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Discussion Starter · #1 ·
I'm thinking in a recipe of my own and I'm considering using a pressure cooker to prepare the beef shank but I don't know if it's a good idea. I'm planning to use the cooking liquid to make a sauce afterwards, so I've got two questions:

1. Would I loose flavor in the remaining cooking liquid if I decide to go with the pressure cooker?
2. How long should I cook 4 beef shanks in the pressure cooker? (Assuming this is a good choice)

Thank you all for your attentuon.
 

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I say have at it and make notes of what you are doing. I think the idea is sound and has excellent potential. Let us know how it turns out. If there are issues or the recipe fails, let know what you did and we will be happy to make any suggestions for improvement.

On the other hand, if the recipe is a success, I would like to know what you did because I never would've thought of cooking this dish in a pressure cooker. :)

Good luck! :)
 

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I'm thinking in a recipe of my own and I'm considering using a pressure cooker to prepare the beef shank but I don't know if it's a good idea. I'm planning to use the cooking liquid to make a sauce afterwards, so I've got two questions:

1. Would I loose flavor in the remaining cooking liquid if I decide to go with the pressure cooker?
2. How long should I cook 4 beef shanks in the pressure cooker? (Assuming this is a good choice)

Thank you all for your attentuon.
I don't think you'd lose any flavor. Pressure cookers are pretty great and retaining flavor in liquids.

I have no idea how long it would take to cook them..I suggest you start low and keep adding time if they need it. Write down what you did and the next time you will have a starting point.

The difficulty with the pressure cooker method is degreasing the liquid. It tends to emulsify the fat into the liquid more than a braise.
Is this true? I make stock in a pressure cooker all the time and it generally turns out more clear than if I do a traditional stovetop...or at least "as" clear. Usually a nice fat cap on the top to peel off the next day as well. I've done things like pork shoulder, oxtail, etc and usually the broth is nice and clear.
 

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I don't get the concept - it's called "low and slow" for a reason. You can't speed up flavor development IMO. Might as well try Caq Au Vin in a microwave.
Mike9, you can't compare cooking in a pressure cooker to cooking in a microwave. They are only similar in the fact that they can reduce the amount of cooking time significantly. And yes, you can develop great flavor, in a short amount of time by using a pressure cooker.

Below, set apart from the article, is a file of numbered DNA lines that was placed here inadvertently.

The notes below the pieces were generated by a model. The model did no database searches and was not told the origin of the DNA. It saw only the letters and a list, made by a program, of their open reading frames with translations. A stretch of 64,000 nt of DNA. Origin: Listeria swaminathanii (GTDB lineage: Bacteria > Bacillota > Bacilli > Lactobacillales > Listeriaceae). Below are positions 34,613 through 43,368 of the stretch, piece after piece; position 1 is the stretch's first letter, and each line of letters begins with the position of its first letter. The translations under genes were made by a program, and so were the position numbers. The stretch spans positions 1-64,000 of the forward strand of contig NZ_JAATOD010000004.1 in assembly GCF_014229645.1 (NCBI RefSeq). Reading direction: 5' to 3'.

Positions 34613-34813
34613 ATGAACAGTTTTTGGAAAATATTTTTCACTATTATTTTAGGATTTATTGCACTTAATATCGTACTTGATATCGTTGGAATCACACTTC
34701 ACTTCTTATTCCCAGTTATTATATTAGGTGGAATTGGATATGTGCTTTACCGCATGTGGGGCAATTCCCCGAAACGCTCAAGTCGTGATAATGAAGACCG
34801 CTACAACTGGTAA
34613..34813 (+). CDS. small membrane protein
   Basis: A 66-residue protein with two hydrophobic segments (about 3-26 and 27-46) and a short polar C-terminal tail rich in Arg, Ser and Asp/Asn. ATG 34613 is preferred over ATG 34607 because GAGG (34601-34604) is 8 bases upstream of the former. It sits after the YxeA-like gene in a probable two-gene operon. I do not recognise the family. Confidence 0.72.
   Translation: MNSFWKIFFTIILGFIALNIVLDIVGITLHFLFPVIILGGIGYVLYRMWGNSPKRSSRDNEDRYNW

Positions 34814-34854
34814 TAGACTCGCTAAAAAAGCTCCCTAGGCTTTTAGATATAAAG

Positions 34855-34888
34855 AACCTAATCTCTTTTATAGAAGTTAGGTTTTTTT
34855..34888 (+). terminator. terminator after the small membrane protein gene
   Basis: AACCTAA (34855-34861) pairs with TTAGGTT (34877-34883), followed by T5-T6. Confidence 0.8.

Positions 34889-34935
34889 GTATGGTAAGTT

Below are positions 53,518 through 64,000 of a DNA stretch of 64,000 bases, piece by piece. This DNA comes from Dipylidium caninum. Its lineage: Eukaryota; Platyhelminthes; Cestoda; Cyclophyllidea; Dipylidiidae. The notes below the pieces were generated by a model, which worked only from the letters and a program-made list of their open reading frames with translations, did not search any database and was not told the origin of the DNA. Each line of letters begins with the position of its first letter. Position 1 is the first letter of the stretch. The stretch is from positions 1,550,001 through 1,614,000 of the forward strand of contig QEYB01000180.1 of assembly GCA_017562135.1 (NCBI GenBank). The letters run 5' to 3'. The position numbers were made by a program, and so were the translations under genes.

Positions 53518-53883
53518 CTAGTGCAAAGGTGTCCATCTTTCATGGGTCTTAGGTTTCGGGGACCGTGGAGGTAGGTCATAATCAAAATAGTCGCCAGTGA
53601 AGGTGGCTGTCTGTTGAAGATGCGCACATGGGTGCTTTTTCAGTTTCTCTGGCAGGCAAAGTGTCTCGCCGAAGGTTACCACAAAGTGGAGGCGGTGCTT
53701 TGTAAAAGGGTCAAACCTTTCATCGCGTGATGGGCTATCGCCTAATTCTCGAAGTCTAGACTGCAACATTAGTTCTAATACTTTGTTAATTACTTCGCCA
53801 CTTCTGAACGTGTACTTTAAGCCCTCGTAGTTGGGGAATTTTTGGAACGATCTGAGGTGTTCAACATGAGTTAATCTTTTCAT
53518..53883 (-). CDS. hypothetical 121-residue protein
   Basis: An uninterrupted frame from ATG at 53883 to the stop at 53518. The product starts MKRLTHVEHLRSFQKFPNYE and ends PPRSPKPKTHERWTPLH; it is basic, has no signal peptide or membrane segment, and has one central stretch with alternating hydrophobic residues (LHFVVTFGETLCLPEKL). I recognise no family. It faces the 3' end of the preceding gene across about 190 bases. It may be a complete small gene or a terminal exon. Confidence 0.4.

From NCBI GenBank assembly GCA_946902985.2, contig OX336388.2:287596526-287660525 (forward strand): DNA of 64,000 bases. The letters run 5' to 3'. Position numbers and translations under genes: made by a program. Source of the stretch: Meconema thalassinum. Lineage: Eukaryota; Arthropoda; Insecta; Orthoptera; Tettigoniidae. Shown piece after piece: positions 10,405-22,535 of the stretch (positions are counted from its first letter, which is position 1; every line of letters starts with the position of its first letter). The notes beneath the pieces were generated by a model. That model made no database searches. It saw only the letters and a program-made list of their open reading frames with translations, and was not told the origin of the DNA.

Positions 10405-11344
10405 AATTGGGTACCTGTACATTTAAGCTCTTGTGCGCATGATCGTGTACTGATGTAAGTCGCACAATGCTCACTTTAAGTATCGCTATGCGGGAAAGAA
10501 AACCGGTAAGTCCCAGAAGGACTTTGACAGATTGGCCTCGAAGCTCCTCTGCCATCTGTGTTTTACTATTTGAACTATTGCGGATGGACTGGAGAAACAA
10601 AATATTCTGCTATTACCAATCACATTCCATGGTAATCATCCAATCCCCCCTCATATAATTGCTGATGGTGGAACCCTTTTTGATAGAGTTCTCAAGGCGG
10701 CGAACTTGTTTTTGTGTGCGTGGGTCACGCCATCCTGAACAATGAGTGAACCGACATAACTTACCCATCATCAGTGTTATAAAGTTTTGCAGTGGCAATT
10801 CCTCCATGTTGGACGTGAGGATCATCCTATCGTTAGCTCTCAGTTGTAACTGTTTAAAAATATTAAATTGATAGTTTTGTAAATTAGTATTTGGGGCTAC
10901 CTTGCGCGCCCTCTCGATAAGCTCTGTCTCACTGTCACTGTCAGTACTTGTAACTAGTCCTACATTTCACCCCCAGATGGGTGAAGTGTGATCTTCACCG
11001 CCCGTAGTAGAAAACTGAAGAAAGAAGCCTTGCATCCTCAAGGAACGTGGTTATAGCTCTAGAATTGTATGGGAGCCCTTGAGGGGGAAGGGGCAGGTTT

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I don't own a pressure cooker and have no desire to get one, but I know numerous, good chefs that use them either at work, or at home, and they like using them and would definitely not use them if they felt the end product was not as good, or as flavorful as doing it the old school way.
 

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Discussion Starter · #13 ·
I'm thinking in a recipe of my own and I'm considering using a pressure cooker to prepare the beef shank but I don't know if it's a good idea. I'm planning to use the cooking liquid to make a sauce afterwards, so I've got two questions:

1. Would I loose flavor in the remaining cooking liquid if I decide to go with the pressure cooker?
2. How long should I cook 4 beef shanks in the pressure cooker? (Assuming this is a good choice)

Thank you all for your attentuon.
Hi everyone, it's been a long time but I was quite busy with school and I've finally got my hands on a mandoline... Utensil I very much required for my operation.

I actually did cook the beef shanks in the pressure cooker and the result was quite impressive: the broth remaining was packed with umami flavor (and well, quite a lot of fat, to be honest). This liquid could be easily turnt into a beautiful sauce but I was short on time.

This is the result, I thank you all for your patience and your previous support.
 

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I actually did cook the beef shanks in the pressure cooker and the result was quite impressive: the broth remaining was packed with umami flavor (and well, quite a lot of fat, to be honest). This liquid could be easily turnt into a beautiful sauce but I was short on time.
Since everything tastes better the next day sounds like letting all that fat rise and solidify puts us back to square one albeit a savings of energy.
 

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Discussion Starter · #16 ·
Hi everyone, it's been a long time but I was quite busy with school and I've finally got my hands on a mandoline... Utensil I very much required for my operation.

I actually did cook the beef shanks in the pressure cooker and the result was quite impressive: the broth remaining was packed with umami flavor (and well, quite a lot of fat, to be honest). This liquid could be easily turnt into a beautiful sauce but I was short on time.

This is the result, I thank you all for your patience and your previous support.
View media item 141693Here's the final result. Beef shank with carrot pureé, upside down cherry tomatoes, pistachio pesto, potato gratin.
 

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